And there is my 50-year-old patient whom I diagnosed with metastatic melanoma. He refused to go through disfiguring and painful surgery.
I had brutally honest conversations week after week with this man who was willing to give up. I was relentless. “These are your options: You can choose to live or you can choose to die."
This man, statistically speaking, should not be alive today. But he beat the odds. He had multiple surgeries, went through horrible treatments. It is now three years later, and he is cancer free. I look forward to his hugs every three months.
Terrence A. Cronin, Jr., M.D., dermatologist, Melbourne, Fla.
Have the legacies of other dermatologists touched you?
Our professors and training programs provide the excellence for the future by training the residents to become great physicians.
There are great names associated with diseases like Kaposi's sarcoma, Clark's level, Majocchi's granuloma. And I think many of the textbooks we use also provide long lasting legacies - Andrews, Fitzpatrick, Rook, Bolognia, Nouri, and Gross.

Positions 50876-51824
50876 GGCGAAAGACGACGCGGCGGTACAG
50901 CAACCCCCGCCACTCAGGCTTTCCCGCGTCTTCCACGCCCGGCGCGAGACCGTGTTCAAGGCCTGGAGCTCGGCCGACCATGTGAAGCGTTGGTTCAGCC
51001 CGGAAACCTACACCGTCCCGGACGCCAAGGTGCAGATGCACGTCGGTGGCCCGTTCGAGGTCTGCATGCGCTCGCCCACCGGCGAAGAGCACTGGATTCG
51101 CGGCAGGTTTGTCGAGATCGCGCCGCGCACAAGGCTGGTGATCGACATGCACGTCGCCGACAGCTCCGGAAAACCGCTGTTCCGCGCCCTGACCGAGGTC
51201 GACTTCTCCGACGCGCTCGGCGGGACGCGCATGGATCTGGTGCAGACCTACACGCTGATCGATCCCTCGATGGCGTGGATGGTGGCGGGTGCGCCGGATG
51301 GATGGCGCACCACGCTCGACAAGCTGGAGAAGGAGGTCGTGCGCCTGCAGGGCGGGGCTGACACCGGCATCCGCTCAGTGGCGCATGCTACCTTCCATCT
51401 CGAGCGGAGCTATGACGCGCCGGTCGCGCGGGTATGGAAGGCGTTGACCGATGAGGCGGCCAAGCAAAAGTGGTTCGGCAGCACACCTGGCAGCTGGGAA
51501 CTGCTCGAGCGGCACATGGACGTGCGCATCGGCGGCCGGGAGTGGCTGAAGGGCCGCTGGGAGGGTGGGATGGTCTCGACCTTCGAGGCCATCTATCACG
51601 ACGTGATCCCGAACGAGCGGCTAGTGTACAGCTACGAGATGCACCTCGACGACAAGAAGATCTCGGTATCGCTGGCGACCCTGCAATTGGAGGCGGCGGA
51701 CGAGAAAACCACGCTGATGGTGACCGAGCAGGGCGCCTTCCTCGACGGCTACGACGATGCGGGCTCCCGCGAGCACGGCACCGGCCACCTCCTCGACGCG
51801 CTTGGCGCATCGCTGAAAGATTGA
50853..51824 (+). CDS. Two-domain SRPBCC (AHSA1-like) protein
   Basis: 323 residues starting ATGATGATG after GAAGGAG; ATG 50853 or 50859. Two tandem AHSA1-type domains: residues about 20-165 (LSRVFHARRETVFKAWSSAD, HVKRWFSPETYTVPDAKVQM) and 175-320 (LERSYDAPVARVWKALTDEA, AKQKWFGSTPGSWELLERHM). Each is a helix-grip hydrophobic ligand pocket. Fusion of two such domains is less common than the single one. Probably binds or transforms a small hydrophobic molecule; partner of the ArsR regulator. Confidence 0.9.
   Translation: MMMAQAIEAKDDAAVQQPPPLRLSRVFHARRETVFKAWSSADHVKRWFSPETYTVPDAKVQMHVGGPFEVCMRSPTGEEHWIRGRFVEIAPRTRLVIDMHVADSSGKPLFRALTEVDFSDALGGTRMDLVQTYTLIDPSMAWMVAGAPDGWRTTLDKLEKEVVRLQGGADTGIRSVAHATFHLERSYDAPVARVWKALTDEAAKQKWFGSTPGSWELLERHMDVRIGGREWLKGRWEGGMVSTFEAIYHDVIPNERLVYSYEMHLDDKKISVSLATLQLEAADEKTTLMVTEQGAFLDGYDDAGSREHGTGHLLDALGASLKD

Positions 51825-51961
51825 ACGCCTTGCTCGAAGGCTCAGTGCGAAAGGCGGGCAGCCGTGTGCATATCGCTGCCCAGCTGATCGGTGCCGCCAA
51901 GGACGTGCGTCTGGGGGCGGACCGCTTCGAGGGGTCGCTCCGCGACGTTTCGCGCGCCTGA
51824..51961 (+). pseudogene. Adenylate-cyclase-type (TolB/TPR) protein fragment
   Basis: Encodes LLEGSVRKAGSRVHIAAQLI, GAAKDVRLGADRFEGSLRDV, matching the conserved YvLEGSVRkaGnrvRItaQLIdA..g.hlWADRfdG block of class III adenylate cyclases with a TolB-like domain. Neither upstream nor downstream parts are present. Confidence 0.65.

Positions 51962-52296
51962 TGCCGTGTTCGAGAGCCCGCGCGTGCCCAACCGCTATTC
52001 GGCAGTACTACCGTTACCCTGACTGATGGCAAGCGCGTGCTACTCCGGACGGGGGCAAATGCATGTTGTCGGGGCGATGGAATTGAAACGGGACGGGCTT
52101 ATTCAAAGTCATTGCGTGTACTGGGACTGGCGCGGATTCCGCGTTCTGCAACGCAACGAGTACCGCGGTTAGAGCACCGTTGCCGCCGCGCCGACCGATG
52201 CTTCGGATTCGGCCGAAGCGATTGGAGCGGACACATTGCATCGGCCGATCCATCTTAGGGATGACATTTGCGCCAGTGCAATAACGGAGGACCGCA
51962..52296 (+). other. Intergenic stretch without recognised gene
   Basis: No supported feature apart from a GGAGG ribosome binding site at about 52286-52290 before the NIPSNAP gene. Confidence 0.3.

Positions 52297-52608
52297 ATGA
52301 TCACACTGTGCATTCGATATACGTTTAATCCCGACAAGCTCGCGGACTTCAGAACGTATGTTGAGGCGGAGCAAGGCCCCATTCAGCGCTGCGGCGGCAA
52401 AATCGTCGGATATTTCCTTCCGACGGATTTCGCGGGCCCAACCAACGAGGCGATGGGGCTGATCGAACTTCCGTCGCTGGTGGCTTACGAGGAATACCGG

What legacy do you hope to leave as a dermatologist to your patients and your practice?
I find it humbling to watch many of my colleagues retire and their patients move on to a new doctor. There seem to be minimal long-lasting legacies besides the fond memories of good work done on their behalf. The only thing that seems to last and be remembered is the love you showed your patients.
I certainly think I will rightly be forgotten by my future colleagues and the specialty as a whole, and that other better physicians will take up my passions for the skin, our patients, and our profession. I do hope that future dermatologists will be allowed to do more than what I can do and not less.